Here’s my answer to a young saxophonist who asked me to evaluate his playing at a competition where I was a guest on the judicial panel.
(He didn’t win, by the way.)
“Concerning your playing, I have very few recommendations. You pretty much got every judge’s approval at the semi-finals and we all had you hands down as the overall winner. Basically, you lost points during the finals because some of my co-judges felt that you weren’t assertive enough during the straight-ahead/swinging part of your presentation . I guess they were looking for more fireworks and visually-projected dedication. But to be honest, I would have played it exactly as you did. I don’t believe in excessive body movements, squealing, circular breathing, growling, multiphonics, unnecessarily long-held high notes or any other types of showboating. These are affectations and tricks that less skilled players resort to in order to get “house”. Uninitiated listeners usually eat this stuff up, but it is trickery at it’s best and is shameful behavior for true artists, such as yourself, to resign themselves to. Research any video of the icons of this music and you will observe that most of them played with Zen-like focus and stood quite still. All that moving around creates subtle changes in the position of your mouthpiece and will alter your intonation as well as your grip and hand position – thus affecting your accuracy and articulation.
Personally, I listen for how a player develops his story and how coherently they get their ideas across with detailed phrases and concise statements. I’m from the super clean technique school. Many players get by solely on slurring everything, playing with really loud volume or with a series of crowd pleasing licks. I don’t support this approach to improvisation. Fortunately, you are not plagued by these types of issues. Basically, I think the main thing is for young players not to give away their age when they play. This is a common subject of discussion with older players. It seems that younger players tend to crowd each bar with an enormous amount of content when simpler statements would be more effective. Young musicians also always tend to play far too many choruses during a solo. This is the giveaway that they are either in a rush to “say it all” or that they don’t gig enough and it makes them sound “young” and unrefined. I know about this because I used to be one of those players. It takes a while to develop the ability to know when to lay back and when to dig a little deeper.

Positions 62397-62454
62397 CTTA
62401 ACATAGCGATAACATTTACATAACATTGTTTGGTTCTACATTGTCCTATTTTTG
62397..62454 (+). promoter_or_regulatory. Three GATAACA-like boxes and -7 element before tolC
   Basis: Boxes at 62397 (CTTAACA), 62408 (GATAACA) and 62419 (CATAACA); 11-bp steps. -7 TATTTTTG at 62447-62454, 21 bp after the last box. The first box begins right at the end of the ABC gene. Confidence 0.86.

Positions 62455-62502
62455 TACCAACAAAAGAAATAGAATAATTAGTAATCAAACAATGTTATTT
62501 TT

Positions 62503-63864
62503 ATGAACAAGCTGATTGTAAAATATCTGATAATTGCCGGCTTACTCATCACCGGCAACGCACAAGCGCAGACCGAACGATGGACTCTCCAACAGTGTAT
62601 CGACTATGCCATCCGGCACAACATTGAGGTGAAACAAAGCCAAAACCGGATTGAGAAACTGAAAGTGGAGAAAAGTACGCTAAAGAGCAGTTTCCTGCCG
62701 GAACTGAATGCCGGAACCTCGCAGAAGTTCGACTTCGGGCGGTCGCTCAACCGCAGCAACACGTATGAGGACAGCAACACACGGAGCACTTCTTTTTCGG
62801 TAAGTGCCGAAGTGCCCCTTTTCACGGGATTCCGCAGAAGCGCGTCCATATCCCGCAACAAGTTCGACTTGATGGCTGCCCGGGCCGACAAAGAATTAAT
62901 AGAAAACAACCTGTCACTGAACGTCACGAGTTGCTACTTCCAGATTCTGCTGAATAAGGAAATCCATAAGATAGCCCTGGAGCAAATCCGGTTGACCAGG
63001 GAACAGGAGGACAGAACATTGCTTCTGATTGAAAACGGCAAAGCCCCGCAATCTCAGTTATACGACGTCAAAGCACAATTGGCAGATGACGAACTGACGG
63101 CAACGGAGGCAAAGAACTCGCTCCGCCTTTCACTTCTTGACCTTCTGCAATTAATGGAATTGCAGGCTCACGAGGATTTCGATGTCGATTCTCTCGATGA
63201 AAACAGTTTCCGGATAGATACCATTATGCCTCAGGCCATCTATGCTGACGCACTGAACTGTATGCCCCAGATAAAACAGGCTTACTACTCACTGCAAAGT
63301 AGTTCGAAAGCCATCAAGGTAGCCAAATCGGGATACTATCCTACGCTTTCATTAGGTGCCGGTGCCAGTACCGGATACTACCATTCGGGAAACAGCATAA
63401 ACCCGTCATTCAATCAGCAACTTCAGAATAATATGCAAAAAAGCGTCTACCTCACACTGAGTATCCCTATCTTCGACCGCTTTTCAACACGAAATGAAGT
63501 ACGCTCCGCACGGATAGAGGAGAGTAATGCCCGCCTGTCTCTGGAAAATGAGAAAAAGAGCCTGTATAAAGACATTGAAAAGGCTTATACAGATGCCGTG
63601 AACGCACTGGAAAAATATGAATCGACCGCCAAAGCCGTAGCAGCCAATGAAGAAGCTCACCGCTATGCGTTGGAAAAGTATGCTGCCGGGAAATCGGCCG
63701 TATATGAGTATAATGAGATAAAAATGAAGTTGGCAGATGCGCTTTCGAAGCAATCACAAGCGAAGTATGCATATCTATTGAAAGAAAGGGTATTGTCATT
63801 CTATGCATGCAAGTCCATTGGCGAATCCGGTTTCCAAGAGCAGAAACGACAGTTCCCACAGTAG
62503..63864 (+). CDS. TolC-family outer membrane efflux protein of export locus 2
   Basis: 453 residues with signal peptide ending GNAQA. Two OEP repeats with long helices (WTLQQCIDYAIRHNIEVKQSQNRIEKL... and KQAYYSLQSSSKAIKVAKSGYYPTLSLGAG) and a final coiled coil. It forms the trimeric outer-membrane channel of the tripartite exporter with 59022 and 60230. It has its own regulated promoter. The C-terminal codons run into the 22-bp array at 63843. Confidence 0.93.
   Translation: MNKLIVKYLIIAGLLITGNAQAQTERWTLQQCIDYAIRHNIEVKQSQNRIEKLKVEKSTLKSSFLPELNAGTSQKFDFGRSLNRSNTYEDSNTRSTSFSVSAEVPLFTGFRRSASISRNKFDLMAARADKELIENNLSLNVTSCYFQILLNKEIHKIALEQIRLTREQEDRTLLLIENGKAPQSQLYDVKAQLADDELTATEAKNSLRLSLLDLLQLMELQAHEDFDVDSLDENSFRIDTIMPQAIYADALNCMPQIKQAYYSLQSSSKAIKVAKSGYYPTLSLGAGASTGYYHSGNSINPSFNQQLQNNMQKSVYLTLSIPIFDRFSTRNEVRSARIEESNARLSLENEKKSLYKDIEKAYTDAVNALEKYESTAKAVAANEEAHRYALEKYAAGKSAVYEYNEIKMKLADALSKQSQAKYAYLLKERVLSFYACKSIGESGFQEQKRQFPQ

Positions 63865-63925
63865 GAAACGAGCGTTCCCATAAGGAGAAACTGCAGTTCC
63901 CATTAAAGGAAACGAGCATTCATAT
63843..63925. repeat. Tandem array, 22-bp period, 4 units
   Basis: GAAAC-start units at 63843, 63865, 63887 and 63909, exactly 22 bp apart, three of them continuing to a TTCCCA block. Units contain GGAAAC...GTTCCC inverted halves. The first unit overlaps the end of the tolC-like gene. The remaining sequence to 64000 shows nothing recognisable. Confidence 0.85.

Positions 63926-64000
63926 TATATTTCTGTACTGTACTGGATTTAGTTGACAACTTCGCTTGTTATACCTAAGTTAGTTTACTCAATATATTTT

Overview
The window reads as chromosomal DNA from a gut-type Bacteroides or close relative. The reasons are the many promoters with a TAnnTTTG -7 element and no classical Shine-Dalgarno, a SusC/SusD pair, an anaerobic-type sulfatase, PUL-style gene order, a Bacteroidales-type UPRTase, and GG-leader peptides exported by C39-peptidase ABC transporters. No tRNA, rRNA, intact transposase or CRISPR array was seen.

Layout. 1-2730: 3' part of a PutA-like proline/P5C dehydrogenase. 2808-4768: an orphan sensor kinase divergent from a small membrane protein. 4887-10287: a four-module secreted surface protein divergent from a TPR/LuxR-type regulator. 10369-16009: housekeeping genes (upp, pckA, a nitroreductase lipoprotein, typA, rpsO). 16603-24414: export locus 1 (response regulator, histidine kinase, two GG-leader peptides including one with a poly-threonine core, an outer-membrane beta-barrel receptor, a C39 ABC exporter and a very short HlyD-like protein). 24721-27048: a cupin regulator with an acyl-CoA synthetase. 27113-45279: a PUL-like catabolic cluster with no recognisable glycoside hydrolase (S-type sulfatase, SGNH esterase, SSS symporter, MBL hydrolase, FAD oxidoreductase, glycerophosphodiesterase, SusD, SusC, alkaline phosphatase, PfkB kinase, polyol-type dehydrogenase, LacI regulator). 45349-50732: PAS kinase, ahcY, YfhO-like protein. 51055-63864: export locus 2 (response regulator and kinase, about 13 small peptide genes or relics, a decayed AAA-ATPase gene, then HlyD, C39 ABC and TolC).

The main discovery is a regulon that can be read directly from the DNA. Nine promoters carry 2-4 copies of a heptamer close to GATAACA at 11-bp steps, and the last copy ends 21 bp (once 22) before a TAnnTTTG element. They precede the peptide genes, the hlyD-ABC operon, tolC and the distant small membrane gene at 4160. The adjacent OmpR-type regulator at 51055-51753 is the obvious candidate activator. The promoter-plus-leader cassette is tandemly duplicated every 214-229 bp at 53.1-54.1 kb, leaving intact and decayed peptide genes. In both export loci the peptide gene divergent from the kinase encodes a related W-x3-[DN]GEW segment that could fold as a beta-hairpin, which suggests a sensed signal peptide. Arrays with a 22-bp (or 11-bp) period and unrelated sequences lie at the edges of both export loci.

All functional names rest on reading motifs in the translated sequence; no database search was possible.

So, stand a bit more still and don’t overplay (AKA sound “young”) or you’ll be out of tune and will bore everyone to tears…. "